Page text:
It would appear to me that your little joy ride compromised the coolant system to the point where it was damaged but not leaking. When all mechanics inspected the vehicle there was coolant in the vehicle, otherwise you wouldn’t be able to drive as long as you have. To expect a mechanic to spot a slightly bent coolant line or minor damage to a coolant hose is unreasonable. Or the failure could have just happened during normal wear and tear. (But I doubt it). Either way your cooling system was intact when it was inspected. This amount of damage could not be done without the vehicle giving you some sort of warning. You need to pay closer attention to your instrument panel. Particularly the temperature gauge in this case. I’m betting it reported overheating long before any damage to your engine was done. This repair is all on you.

Maybe your brother could help you on this issue. I am sure he can fix it for less

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I’m sorry for your troubles, but stuff happens in life. You might try getting a second opinion/second estimate.

Another life lesson I learned, when I was younger, was don’t go mudding/off-roading in the truck that you drive to work. Because if you mess up your truck you use to get to work, you mess up your ability to get to work.


From now on check with your owners manual , your brother and this professional mechanic for what service items you really need .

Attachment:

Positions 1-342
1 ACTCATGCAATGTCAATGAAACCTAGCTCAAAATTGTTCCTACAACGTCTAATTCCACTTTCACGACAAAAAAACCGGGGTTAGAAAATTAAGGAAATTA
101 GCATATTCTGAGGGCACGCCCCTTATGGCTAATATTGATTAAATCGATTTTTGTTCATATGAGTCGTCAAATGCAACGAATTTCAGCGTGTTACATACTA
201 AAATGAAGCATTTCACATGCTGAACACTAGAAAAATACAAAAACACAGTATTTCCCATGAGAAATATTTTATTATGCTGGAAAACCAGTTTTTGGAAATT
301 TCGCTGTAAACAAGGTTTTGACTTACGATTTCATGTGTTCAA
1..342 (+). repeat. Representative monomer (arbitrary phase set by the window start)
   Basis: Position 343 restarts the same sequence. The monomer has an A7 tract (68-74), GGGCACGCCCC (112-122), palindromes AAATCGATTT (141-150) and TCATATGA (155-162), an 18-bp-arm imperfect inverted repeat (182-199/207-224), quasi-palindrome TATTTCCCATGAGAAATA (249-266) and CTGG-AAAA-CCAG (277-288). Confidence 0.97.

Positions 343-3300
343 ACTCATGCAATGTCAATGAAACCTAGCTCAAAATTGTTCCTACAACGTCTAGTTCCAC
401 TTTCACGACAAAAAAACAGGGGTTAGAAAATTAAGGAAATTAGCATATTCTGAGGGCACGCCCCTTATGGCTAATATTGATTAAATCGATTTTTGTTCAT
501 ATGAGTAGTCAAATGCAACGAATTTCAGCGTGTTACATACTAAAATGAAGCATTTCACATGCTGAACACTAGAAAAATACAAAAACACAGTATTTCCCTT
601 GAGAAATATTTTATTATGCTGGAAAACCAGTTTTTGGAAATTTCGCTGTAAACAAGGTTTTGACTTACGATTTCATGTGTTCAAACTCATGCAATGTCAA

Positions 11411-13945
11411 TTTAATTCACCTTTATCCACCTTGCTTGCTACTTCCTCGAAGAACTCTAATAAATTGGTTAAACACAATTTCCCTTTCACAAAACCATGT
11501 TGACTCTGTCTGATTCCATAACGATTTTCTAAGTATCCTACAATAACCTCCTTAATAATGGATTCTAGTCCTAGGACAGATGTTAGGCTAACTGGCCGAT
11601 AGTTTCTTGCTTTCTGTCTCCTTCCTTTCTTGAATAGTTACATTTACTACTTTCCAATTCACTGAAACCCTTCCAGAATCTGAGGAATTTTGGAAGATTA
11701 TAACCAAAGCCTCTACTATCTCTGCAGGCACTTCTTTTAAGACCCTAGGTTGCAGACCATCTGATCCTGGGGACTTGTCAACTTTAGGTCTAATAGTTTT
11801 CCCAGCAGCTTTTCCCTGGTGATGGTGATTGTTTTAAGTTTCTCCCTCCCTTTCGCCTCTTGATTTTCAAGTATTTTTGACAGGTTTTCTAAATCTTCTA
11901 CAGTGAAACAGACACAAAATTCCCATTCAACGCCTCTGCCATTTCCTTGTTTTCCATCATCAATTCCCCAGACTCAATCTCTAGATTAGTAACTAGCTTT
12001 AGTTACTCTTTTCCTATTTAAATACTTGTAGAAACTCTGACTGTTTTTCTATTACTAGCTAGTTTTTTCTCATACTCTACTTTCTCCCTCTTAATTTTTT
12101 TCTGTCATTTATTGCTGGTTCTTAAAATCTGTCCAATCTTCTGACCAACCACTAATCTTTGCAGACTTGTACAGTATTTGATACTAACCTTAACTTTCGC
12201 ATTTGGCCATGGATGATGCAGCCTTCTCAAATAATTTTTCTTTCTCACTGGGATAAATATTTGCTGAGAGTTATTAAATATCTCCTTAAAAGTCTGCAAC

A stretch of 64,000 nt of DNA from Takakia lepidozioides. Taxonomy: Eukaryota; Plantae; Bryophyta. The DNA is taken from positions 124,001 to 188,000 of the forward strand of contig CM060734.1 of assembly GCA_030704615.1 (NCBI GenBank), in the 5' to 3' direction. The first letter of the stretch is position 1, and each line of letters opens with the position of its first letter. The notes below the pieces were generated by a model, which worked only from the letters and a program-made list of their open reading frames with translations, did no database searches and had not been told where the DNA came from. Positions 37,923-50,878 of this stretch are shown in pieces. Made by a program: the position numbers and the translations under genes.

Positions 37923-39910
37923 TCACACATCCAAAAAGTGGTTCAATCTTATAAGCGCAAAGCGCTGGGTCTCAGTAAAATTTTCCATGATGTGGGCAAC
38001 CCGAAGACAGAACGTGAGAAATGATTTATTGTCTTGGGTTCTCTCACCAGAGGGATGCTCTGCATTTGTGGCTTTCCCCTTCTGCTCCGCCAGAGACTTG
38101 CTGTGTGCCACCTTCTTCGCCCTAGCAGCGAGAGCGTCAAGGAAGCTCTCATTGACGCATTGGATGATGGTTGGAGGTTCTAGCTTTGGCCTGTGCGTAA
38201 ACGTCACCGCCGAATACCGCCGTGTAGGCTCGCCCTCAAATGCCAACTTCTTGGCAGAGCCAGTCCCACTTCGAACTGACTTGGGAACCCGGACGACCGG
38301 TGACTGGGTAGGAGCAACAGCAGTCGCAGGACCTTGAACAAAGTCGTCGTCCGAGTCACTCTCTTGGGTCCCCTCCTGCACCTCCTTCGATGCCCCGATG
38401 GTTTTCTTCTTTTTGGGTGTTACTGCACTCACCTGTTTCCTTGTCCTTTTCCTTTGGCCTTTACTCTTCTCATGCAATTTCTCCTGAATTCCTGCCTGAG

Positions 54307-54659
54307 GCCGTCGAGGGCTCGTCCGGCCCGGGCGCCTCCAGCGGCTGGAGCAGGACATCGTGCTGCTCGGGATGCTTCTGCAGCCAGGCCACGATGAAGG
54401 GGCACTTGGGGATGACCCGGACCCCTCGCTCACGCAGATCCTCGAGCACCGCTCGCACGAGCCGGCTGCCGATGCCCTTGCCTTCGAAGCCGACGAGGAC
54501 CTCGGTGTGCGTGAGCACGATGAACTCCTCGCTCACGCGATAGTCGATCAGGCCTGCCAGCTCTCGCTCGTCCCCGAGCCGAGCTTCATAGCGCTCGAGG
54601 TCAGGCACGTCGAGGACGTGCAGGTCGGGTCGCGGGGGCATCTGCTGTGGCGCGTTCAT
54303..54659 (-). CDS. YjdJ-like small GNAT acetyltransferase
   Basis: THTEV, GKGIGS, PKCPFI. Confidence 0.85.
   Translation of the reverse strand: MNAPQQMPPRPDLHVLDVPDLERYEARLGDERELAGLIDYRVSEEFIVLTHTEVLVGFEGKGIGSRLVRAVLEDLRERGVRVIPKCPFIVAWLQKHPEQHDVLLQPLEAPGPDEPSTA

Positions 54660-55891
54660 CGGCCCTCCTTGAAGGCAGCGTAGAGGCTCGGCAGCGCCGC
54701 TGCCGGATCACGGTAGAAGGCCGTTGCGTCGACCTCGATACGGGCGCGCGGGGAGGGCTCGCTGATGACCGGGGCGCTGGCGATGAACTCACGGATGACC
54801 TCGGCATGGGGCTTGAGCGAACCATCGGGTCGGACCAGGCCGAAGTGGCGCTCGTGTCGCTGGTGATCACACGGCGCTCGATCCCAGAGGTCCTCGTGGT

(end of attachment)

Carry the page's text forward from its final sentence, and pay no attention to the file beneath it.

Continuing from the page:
What are they fixing for $5k?
New head? New motor?

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I don’t believe this for one moment. I assume what you meant to say is that they kept the car for several days, then told you that it needs $5k worth of repairs. I very seriously doubt they kept the car for several days with no communication, then contacted you to say the balance due is $5k.

What exactly did they say occurred, and what exactly is the recommended repair? I don’t know what they meant by “exhaust port”, and this is an inline 3-cylinder engine, so only one cylinder head. If coolant actually got into the oil, there is no way I would pay for a professional repair that does not replace the entire motor, or send it out to a machine shop for complete disassembly, cleaning, and repair–including all new gaskets, seals, and bearing inserts.

Also, if you can get a diagnosis in writing, blaming the past accident, perhaps you can contact your insurance company–assuming the car was covered by comprehensive and collision insurance on the date of this alleged accident, and you have documentation such as a work order from the day of the accident to prove when it occurred.

Barring a successful insurance claim, you have three options: authorize the work and pay to have the car repaired by the Ford dealer, tow it to another shop for a second opinion, or tow it home and sell it on Craigslist as a “mechanic special” and buy a different used car with your $5k. I live in a region where cars do not rust, so when confronted with a $5k repair bill, and assuming no ability to DIY, I’d just cut my losses and buy something else.

I suspect that off-road damage would be excluded in the OP’s policy.

However, within the past year or so, we have had at least one forum member who suggested lying to an insurance company. Hopefully the OP will use this incident as a learning experience, and not as an opportunity to gain a benefit as a result of lying to his insurance company.